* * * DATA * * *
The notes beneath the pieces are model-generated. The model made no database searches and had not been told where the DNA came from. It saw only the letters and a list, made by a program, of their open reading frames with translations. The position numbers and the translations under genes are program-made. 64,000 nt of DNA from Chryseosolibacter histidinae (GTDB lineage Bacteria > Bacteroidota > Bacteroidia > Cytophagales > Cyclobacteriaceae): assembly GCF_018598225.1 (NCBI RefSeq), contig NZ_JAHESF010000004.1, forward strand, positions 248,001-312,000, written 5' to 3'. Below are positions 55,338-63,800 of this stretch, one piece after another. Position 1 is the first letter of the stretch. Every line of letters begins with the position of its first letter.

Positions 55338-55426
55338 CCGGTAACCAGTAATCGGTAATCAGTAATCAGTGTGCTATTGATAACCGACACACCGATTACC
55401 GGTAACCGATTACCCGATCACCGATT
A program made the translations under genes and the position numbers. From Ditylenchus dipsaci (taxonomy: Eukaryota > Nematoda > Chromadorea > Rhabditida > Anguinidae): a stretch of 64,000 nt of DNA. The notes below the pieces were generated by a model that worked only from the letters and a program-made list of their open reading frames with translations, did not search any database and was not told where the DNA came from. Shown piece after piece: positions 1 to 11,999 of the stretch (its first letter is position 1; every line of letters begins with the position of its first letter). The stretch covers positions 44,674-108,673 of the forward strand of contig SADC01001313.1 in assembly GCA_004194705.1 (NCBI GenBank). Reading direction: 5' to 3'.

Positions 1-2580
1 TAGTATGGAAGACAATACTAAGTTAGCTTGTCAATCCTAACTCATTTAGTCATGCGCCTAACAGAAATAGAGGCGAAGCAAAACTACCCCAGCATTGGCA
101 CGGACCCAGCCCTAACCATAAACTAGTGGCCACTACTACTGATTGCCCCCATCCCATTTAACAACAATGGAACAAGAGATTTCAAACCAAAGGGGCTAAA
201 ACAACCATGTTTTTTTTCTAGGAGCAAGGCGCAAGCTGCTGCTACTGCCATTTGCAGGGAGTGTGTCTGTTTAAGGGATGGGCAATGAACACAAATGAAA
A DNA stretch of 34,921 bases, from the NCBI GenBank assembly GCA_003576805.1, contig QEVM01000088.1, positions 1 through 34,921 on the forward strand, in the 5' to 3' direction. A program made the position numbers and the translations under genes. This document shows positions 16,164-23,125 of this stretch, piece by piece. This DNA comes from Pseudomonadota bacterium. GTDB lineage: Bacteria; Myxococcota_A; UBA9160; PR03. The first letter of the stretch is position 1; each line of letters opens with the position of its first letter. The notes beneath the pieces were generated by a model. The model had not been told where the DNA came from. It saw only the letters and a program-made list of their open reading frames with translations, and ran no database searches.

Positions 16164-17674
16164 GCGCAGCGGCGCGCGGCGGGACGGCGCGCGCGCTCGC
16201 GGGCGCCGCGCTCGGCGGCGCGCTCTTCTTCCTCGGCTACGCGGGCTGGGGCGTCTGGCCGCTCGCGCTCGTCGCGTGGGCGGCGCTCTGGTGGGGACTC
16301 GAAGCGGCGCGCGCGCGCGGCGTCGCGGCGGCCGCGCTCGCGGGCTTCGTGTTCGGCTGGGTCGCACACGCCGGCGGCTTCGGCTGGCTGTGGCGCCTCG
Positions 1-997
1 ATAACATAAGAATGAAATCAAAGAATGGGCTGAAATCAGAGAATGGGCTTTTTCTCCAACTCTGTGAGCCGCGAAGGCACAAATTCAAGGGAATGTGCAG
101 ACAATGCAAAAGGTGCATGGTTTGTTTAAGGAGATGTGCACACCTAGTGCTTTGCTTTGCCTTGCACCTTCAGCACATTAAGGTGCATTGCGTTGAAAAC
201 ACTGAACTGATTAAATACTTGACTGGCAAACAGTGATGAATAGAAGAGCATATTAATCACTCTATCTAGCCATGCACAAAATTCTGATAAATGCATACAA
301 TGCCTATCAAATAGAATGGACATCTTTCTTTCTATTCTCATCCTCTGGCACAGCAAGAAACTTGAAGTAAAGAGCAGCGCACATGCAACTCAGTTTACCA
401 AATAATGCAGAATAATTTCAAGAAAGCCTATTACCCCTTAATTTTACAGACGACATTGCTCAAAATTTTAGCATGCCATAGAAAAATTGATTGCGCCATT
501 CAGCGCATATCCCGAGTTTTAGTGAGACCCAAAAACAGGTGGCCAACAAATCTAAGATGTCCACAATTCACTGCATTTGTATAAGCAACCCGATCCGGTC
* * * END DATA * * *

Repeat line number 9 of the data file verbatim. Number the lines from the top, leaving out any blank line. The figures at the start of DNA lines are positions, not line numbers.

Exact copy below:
201 ACAACCATGTTTTTTTTCTAGGAGCAAGGCGCAAGCTGCTGCTACTGCCATTTGCAGGGAGTGTGTCTGTTTAAGGGATGGGCAATGAACACAAATGAAA